After he pulled away I got out and was aww struck by how well kept and maintained the small 50 ft plot was. It was a warm 72 degrees out, a much different scene than the weather 14 years prior. The grass was perfectly groomed, the crosses all standing in perfect formation. Along with the 68 white crosses, one for every person that perished that day, there were 4 larger ones for the crew. To the side of those was another small little garden of other crosses that families had brought and adorned for their loved ones. On the other side was a bench that read "reflections". There were baskets of mums spread out throughout the garden. Some crosses had small plaques in front of them. The garden was pristine, that small plot is well loved by whomever takes such great care of it. I stood in silence for a moment and took in the fresh, clean air. My eyes focused on the smallest of details. I read every name on every cross, and gave them the moment of remembrance that they deserved. I looked out to the field where 68 loved ones died that day 14 years ago.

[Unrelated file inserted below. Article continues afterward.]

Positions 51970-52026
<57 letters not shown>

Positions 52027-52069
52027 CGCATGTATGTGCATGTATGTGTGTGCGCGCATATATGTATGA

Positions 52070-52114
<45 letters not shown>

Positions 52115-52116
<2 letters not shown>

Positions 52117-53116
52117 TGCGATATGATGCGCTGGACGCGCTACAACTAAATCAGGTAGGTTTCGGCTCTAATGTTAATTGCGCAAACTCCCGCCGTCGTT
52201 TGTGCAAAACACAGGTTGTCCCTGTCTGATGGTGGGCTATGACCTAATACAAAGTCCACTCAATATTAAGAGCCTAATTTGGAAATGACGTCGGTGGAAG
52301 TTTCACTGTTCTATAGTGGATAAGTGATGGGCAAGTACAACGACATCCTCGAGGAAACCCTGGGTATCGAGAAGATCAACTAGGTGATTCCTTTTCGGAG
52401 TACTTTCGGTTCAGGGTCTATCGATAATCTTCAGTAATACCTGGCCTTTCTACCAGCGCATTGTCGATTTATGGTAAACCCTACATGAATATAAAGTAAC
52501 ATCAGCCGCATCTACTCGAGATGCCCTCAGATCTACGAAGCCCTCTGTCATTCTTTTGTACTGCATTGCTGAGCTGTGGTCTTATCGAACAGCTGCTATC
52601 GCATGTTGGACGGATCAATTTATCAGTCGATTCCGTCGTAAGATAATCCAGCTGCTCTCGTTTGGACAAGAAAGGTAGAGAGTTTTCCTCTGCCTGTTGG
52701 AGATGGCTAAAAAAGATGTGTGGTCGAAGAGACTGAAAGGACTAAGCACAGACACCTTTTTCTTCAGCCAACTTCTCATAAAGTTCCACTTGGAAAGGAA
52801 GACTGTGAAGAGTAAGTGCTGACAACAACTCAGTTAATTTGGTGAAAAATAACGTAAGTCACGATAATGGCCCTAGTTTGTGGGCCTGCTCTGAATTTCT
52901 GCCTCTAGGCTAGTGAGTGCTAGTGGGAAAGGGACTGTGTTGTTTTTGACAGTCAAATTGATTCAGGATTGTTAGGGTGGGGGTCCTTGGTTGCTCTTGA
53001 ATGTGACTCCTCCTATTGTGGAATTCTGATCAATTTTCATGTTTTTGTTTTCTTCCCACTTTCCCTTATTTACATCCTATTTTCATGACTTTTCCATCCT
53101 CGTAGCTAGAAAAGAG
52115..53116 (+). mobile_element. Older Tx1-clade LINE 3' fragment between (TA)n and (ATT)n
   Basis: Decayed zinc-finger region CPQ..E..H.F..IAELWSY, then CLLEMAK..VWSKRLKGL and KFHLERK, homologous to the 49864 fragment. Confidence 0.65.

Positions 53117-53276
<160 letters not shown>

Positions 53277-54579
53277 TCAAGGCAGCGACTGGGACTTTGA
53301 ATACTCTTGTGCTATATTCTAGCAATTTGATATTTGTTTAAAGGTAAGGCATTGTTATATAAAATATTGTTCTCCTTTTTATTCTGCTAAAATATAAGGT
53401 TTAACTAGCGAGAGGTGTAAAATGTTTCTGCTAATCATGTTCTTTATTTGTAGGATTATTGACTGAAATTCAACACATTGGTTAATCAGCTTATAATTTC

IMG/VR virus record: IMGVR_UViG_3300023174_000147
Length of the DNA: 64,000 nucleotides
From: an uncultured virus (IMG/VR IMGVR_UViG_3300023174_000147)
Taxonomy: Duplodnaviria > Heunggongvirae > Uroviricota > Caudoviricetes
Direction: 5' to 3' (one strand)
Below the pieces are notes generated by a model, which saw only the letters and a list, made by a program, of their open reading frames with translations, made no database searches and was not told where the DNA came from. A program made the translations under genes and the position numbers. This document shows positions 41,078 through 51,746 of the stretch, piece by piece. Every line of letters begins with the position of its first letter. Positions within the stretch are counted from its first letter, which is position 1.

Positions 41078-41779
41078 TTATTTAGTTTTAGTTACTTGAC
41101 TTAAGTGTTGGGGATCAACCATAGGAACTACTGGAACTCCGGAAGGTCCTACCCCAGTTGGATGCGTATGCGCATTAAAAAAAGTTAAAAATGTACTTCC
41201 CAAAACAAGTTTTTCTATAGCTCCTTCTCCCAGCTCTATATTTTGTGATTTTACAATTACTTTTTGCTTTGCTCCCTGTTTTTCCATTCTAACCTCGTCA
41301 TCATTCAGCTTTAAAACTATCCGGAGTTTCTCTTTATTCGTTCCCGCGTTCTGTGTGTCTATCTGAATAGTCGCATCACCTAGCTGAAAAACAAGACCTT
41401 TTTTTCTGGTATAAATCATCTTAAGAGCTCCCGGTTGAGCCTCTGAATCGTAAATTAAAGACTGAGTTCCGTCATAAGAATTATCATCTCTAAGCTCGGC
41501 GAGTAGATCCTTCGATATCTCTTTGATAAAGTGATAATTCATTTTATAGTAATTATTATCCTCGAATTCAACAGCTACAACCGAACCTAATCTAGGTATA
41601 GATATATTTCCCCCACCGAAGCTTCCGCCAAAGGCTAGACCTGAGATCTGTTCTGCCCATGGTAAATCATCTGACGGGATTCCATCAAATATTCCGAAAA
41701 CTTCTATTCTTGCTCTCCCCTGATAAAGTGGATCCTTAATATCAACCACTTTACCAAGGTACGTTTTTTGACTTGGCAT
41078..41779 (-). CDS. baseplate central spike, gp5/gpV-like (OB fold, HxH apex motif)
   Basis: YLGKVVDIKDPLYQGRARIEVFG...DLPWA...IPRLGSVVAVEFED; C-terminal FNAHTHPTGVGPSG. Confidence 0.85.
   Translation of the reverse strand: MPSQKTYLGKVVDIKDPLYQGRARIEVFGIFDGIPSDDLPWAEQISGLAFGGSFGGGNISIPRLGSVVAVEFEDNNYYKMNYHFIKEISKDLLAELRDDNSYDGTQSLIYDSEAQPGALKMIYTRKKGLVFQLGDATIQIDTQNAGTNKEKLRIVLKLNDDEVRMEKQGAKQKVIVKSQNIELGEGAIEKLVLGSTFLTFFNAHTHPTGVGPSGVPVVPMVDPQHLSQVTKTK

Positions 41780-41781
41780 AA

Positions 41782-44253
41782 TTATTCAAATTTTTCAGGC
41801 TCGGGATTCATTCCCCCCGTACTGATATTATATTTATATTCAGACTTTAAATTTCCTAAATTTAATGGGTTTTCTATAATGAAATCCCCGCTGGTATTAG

After that I walked back to my van and brought out the mirror of candles. Sixty-eight candles in total. As I lit every one the heat grew. They were small tea lights but after lighting 68 of them it felt as hot as a forest fire. That moment really put into perspective the number of people who were now missing from so many others lives.

The wind picked up soon after I got the last of those 68 candles lit. Every single candle in a split second was blown out. I couldn't help but notice the irony in that. I decided that it was best and appropriate to leave them out. There was a reason those flames dissipated. I placed my mirror with the candles in the middle of the plot. I stood back took another look and walked away.

I leave you with some photographs in honor of those who died that day, and for the families that live to far away to be able to make that journey every year to pay respects.